A feud, the origins of which can barely be remembered, has been boiling for decades between two sheltered mountain families, the Tollivers and the Falins. With plans to build a railroad ... See full summary »
A feud, the origins of which can barely be remembered, has been boiling for decades between two sheltered mountain families, the Tollivers and the Falins. With plans to build a railroad through both families' land and mine coal deposits beneath it, enterprising outsider Jack Hale (Fred MacMurray) inadvertently becomes entangled in the region's politics. He soon captures the attention of the beautiful June Tolliver (Sylvia Sidney) and quickly becomes involved in a love triangle with her and her cousin Dave (Henry Fonda) Written by
One of over 700 Paramount Productions, filmed between 1929 and 1949, which were sold to MCA/Universal in 1958 for television distribution, and have been owned and controlled by Universal ever since. See more »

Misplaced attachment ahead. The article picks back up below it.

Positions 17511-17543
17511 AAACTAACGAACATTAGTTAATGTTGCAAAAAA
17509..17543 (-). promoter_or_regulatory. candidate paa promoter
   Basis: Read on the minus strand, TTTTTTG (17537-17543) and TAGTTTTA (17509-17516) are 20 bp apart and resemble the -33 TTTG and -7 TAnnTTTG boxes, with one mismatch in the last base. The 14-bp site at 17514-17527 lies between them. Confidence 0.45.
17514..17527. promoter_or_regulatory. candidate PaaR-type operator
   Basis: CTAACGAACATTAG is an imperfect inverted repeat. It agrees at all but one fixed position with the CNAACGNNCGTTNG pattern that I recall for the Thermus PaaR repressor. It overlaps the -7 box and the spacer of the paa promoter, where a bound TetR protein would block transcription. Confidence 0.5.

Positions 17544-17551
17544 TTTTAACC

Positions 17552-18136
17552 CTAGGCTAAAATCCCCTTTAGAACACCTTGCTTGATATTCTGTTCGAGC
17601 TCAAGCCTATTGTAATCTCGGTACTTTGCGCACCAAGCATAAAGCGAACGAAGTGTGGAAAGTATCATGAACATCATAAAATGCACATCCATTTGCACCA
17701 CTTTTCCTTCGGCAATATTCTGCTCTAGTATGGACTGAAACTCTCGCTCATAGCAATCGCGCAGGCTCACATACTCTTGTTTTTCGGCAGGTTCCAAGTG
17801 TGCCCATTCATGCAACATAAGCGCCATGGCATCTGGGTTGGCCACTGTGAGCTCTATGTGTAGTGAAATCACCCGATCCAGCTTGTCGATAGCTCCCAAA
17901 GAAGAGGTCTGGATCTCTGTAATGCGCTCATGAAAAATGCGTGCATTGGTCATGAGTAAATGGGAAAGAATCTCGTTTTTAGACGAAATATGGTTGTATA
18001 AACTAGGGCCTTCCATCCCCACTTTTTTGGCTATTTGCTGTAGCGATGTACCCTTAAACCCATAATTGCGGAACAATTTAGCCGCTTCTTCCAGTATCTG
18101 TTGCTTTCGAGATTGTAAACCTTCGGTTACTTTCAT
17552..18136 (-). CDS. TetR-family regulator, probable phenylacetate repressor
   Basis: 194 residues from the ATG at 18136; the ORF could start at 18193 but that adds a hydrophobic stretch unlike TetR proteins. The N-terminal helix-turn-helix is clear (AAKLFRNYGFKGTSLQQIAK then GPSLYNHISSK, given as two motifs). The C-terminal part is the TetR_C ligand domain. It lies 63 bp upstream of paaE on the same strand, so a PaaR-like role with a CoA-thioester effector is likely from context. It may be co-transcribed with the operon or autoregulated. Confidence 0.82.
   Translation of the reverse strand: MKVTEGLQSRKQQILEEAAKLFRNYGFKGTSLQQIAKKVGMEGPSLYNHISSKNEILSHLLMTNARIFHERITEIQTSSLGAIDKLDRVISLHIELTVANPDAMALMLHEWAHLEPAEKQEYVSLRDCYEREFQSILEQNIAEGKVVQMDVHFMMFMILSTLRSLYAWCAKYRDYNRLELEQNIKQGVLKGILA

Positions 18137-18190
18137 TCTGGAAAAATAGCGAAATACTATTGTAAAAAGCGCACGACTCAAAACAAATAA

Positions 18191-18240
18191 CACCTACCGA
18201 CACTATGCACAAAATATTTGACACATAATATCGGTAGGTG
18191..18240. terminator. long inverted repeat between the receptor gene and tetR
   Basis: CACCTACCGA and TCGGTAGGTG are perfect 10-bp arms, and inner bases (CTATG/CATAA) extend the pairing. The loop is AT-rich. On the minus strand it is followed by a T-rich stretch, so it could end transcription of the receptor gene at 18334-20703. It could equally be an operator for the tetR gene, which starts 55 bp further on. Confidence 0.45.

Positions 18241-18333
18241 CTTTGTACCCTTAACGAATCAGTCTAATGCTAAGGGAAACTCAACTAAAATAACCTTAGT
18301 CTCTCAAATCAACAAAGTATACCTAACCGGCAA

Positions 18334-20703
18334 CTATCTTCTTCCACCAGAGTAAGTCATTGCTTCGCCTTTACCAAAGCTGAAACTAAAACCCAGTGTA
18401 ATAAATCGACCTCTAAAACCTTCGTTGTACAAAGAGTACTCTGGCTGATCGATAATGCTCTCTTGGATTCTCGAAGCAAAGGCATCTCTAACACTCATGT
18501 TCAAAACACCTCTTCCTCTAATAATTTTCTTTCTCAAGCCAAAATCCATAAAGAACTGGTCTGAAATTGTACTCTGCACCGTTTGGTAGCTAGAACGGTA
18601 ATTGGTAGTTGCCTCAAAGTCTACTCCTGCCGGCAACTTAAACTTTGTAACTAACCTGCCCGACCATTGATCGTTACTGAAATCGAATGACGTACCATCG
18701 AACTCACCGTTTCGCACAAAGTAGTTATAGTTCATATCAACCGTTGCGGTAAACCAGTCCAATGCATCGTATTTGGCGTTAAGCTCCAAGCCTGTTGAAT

The mud on June Tolliver changes thickness and shape between shots. It also changes from wet to dry and then back to wet. See more »
The opening credits (except for the Paramount logo) all appear as if they had been printed on tree barks. See more »
Based on a celebrated novel, this Western focuses on a love triangle against the backdrop of feuding families. This has the historic distinction of being the first Technicolor film shot outdoors. It looks great. Unfortunately, the script is weak and preachy and the acting is uneven. Hathaway would go on to make some fine films but here the pacing is lethargic and, despite the good cast, much of the acting is over-the-top. Sidney and Bondi are especially guilty of over emoting. Fonda's is a one-note performance. MacMurray does OK. McFarland is cute as Sidney's little brother. Fonda and Sidney would fare better the following year in Fritz Lang's "You Only Live Once."
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